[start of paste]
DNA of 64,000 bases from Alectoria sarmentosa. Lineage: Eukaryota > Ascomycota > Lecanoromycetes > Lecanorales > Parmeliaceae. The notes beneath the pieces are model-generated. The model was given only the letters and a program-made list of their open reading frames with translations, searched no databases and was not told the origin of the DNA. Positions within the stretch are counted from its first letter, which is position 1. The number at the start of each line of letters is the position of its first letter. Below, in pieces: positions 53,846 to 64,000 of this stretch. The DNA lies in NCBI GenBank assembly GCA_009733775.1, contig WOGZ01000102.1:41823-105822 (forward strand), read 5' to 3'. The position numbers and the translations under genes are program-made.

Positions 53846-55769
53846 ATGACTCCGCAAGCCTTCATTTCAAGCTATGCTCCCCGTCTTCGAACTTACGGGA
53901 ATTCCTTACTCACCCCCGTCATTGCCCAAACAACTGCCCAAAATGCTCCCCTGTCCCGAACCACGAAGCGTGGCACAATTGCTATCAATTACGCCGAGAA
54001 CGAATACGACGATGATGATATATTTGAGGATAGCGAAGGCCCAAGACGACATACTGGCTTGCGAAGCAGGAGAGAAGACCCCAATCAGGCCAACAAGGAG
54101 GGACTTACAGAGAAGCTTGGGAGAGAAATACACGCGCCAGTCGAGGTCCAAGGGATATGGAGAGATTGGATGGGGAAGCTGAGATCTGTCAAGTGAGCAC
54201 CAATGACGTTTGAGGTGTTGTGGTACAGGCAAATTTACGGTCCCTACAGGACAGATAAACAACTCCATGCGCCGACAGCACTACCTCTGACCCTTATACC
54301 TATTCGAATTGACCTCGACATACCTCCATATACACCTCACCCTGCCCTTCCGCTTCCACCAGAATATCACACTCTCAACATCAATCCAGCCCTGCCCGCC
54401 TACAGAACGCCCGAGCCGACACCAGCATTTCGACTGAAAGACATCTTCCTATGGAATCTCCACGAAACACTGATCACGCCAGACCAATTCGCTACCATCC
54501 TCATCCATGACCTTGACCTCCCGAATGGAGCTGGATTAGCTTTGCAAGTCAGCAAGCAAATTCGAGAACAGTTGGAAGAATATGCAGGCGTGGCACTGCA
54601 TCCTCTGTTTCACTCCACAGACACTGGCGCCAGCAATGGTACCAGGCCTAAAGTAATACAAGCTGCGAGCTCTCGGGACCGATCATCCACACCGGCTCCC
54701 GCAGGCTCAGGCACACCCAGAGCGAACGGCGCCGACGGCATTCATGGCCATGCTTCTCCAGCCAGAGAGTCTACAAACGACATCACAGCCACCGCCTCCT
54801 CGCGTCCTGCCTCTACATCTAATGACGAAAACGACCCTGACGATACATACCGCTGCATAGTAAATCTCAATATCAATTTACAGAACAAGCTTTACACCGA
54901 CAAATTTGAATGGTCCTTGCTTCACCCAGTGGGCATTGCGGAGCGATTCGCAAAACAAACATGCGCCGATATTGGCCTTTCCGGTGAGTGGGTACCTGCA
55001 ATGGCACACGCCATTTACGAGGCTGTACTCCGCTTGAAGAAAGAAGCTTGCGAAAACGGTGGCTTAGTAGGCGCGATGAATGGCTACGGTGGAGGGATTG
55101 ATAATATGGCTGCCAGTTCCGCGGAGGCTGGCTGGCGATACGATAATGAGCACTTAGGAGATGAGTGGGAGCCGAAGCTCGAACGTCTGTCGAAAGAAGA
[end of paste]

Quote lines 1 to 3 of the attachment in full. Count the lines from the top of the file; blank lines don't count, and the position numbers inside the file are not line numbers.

DNA of 64,000 bases from Alectoria sarmentosa. Lineage: Eukaryota > Ascomycota > Lecanoromycetes > Lecanorales > Parmeliaceae. The notes beneath the pieces are model-generated. The model was given only the letters and a program-made list of their open reading frames with translations, searched no databases and was not told the origin of the DNA. Positions within the stretch are counted from its first letter, which is position 1. The number at the start of each line of letters is the position of its first letter. Below, in pieces: positions 53,846 to 64,000 of this stretch. The DNA lies in NCBI GenBank assembly GCA_009733775.1, contig WOGZ01000102.1:41823-105822 (forward strand), read 5' to 3'. The position numbers and the translations under genes are program-made.

Positions 53846-55769
53846 ATGACTCCGCAAGCCTTCATTTCAAGCTATGCTCCCCGTCTTCGAACTTACGGGA